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Anal Chim Acta. 2012 Jun 30;732:137-44. doi: 10.1016/j.aca.2011.11.009. Epub 2011 Nov 28.

Direct determination of organic acids in wine and wine-derived products by Fourier transform infrared (FT-IR) spectroscopy and chemometric techniques.

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  • 1Department of Analytical Chemistry, University of Cadiz, Centro Andaluz de Investigaciones Vitivinícolas, Puerto Real, Cádiz, Spain.

Abstract

FT-IR with partial least squares (PLS) was used to establish a full calibration model for tartaric acid, malic acid, lactic acid, succinic acid, citric acid and acetic acid in wines, vinegars and spirits. Sample pre-treatment was not required except for filtering. The PLS method was employed and FT-IR spectra were correlated with the results from a reference HPLC method. In the validation with an independent set of samples, a strong correlation with the reference values was demonstrated for the highest concentration range (>0.6 g L(-1)) in all acids but the correlation was much weaker in the lower range (<0.6 g L(-1)). In the case of acetic acid, however, good results were obtained in the low concentration range for both red and white wine and for spirit drinks. This finding explains the fact that calibration and validation of the FT-IR spectroscopy method depends very strongly on the composition of the sample set and on the quality of the reference analysis. It was not possible to obtain a single calibration for all of the analysed samples and in some cases individual calibrations for specific samples were required. This situation was due to the different matrixes in the studied samples: 12-15% ethanol (wines), 30-40% ethanol (spirits) and 6-10% acetic acid (vinegars). As a result, a calibration model was developed for each acid in red and white wine, tartaric acid, acetic acid and total acidity in vinegar, and acetic acid in spirit drinks.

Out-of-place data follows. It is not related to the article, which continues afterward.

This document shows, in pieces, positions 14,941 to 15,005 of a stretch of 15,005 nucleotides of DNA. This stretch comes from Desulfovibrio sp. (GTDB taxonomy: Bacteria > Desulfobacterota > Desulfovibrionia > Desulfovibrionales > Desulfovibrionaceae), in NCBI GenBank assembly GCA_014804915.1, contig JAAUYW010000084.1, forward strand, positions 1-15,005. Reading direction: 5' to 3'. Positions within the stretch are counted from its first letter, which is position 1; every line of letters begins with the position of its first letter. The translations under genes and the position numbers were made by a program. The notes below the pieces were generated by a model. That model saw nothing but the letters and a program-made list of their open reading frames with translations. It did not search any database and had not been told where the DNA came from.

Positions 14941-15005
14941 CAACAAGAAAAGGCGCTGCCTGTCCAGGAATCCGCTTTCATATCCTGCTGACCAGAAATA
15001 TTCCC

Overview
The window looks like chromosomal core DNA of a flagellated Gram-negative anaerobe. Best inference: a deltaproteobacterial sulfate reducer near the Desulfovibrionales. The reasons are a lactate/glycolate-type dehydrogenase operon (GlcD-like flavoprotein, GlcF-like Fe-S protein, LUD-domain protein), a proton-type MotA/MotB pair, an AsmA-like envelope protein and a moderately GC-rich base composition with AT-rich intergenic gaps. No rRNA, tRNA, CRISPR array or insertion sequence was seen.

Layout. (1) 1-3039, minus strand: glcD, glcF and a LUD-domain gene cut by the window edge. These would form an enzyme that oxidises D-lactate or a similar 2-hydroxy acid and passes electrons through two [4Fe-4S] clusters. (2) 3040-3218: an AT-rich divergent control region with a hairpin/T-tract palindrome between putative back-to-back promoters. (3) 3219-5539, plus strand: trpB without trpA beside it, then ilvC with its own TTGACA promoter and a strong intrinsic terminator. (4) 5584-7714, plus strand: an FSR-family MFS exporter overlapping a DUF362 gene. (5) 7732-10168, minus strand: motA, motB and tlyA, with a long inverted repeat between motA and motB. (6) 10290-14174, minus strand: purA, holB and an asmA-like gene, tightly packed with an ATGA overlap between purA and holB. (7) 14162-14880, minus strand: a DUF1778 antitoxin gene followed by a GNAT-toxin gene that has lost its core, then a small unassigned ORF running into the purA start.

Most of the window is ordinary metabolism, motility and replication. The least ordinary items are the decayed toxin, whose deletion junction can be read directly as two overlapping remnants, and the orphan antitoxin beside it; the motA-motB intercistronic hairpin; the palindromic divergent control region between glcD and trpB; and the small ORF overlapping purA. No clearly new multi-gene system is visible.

Copyright © 2011 Elsevier B.V. All rights reserved.

PMID:
22688045
[PubMed - indexed for MEDLINE]
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